Why does this matter? It matters because the divorce analogy plays straight into the European Commission’s hands. It wants to portray itself as the wronged wife, betrayed by a treacherous husband – and as such believes that she should not only retain the family home and other marital property, but also be paid maintenance by the UK for as many years as possible to compensate for the loss of income caused by her husband walking out and abandoning her. And no, she’s not even going to talk about ‘access arrangements’ until this messy and acrimonious divorce bill is settled to her satisfaction!
It all sounds so reasonable and no doubt plausible to the audiences in France, Belgium, Germany and other EU countries that the Commission is playing to. But it is a narrative that needs to be challenged because it is based on a false analogy.
What the UK is doing when we leave the European Union is: i) we will cease to be governed by the European Commission and our national affairs will solely be decided by the UK government; ii) we will only be subject to laws passed by our own parliament – not those passed by a parliament in another country; iii) our own courts will administer our laws and we will no longer be subject to courts in a foreign country.
‘Divorce’ does not even come close to being an appropriate analogy to describe these changes. In fact, the closest historical analogy is the independence which the UK granted in the 1950s and 60s to African countries which had been part of the British Empire. Interestingly, before there was any talk of a Brexit referendum, Jose Manuel Barroso, then president of the European Commission, described the European Union in remarkably similar terms to this..
In 1957 Macmillan’s Conservative government granted independence to Ghana, with plans for other countries in West Africa such as Nigeria to follow. However, there was significant reluctance to consider similar independence for countries in Eastern and Southern Africa such as what is now Zambia, Malawi and Uganda, in part due to the large number of British settlers living there. There was in fact a substantial group of Conservative MPs who wanted the governments in those countries to ‘remain’ subject to control by the UK government and legal system. Even after Macmillan’s February 1960 ‘winds of change’ speech in Cape Town, many of these responded to the Prime Minister’s announcement of the new political reality by urging a lengthy ‘transitional period’. They argued that it would take seven years or more for the necessary administrative, political and legal structures to be in place – and urged that without this lengthy transitional period there was a risk that trade would fall off a cliff edge.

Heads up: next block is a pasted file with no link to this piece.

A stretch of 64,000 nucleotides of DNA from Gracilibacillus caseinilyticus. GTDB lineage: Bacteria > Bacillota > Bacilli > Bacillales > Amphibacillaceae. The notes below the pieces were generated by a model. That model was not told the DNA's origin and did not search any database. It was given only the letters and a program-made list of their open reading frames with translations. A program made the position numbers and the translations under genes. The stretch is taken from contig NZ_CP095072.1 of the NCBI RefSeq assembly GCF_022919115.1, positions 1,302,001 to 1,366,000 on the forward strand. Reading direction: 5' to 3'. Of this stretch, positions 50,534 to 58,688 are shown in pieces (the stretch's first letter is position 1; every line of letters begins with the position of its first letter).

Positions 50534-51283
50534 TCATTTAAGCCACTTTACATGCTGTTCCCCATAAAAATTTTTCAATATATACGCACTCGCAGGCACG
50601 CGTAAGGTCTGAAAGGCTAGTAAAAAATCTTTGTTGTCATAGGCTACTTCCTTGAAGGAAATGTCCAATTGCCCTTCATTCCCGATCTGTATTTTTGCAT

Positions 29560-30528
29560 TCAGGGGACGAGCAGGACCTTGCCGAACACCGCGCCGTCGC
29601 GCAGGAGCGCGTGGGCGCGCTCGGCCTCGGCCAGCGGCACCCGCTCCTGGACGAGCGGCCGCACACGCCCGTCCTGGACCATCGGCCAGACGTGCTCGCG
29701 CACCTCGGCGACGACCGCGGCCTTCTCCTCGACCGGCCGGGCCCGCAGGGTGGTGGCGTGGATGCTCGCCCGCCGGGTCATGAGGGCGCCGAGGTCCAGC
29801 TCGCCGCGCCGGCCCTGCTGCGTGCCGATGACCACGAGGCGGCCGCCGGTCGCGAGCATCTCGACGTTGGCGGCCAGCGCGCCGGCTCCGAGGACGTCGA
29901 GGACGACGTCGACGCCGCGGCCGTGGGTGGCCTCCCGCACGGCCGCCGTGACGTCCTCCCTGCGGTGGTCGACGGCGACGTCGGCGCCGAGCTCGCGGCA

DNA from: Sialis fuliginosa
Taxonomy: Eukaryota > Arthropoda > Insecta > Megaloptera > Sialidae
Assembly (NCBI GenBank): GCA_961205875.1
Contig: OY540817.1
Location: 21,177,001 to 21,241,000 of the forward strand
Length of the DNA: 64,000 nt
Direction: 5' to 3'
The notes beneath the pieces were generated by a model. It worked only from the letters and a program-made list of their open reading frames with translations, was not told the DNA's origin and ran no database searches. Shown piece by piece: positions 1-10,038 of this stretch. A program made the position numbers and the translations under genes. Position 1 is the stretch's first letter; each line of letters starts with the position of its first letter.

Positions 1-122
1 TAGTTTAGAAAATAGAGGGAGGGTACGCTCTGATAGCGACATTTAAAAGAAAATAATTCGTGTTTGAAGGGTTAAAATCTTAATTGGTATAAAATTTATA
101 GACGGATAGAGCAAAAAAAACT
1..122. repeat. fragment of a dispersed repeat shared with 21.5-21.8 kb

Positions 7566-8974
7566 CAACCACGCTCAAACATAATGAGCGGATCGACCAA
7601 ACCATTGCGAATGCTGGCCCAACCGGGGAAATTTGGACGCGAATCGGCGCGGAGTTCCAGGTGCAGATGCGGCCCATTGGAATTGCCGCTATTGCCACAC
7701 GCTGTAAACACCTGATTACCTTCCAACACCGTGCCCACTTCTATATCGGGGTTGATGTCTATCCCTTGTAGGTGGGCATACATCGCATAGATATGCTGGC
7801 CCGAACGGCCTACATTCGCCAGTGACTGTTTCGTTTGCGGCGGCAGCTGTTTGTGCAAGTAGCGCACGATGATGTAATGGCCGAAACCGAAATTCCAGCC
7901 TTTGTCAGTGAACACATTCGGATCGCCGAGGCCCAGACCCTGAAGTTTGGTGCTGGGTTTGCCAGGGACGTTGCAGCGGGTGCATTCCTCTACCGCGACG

The then Colonial Secretary (1959-61) Iain Macleod profoundly disagreed. Macleod is today perhaps best known for the Iain Macleod memorial lecture in which, two years before becoming Prime Minister, Margaret Thatcher set out her vision of the moral basis of Conservativism. Yet Macleod, more than any other minister was responsible for both the successful exit from British control of African countries and our future positive relationship with them through the Commonwealth. He realised that a lengthy transition period would be disastrous and be likely to lead to a total breakdown in trust among the black majority whom the British government had promised it was working towards independence. Macleod was clear that despite the enormous work involved, the UK government needed to aim at granting independence to countries such as Malawi, Uganda and Zambia within two years. Although Macmillan had appointed Macleod because of his views, it was Macleod more than anyone who not only remained steadfast to this vision, but as a minister drove it through. At one stage he even threatened to resign as Macmillan tried to appease all the different factions in the party. Macleod paid a heavy price for this, pilloried by those such as the Monday Club who urged the Prime Minister to sack him. Yet, ultimately it was Macleod’s vision and steadfastness in delivering independence which secured Macmillan’s own reputation and legacy.
Today we face a similar situation. Brexit is not a divorce, it is a declaration of the independence of our own government, parliament and courts from those of the EU. Yet if we are not to lose the trust of those who supported it, many of whom had never been involved in politics or, in some cases, even voted in an election before, then we need to remain steadfast and deliver what we promised. Brexit must mean Brexit plain and simple. No-one should be in any doubt that voters will rightly hold us to account on this. That’s why the Prime Minister’s announcement that we are making plans to deal with a ‘no deal’ scenario is so important.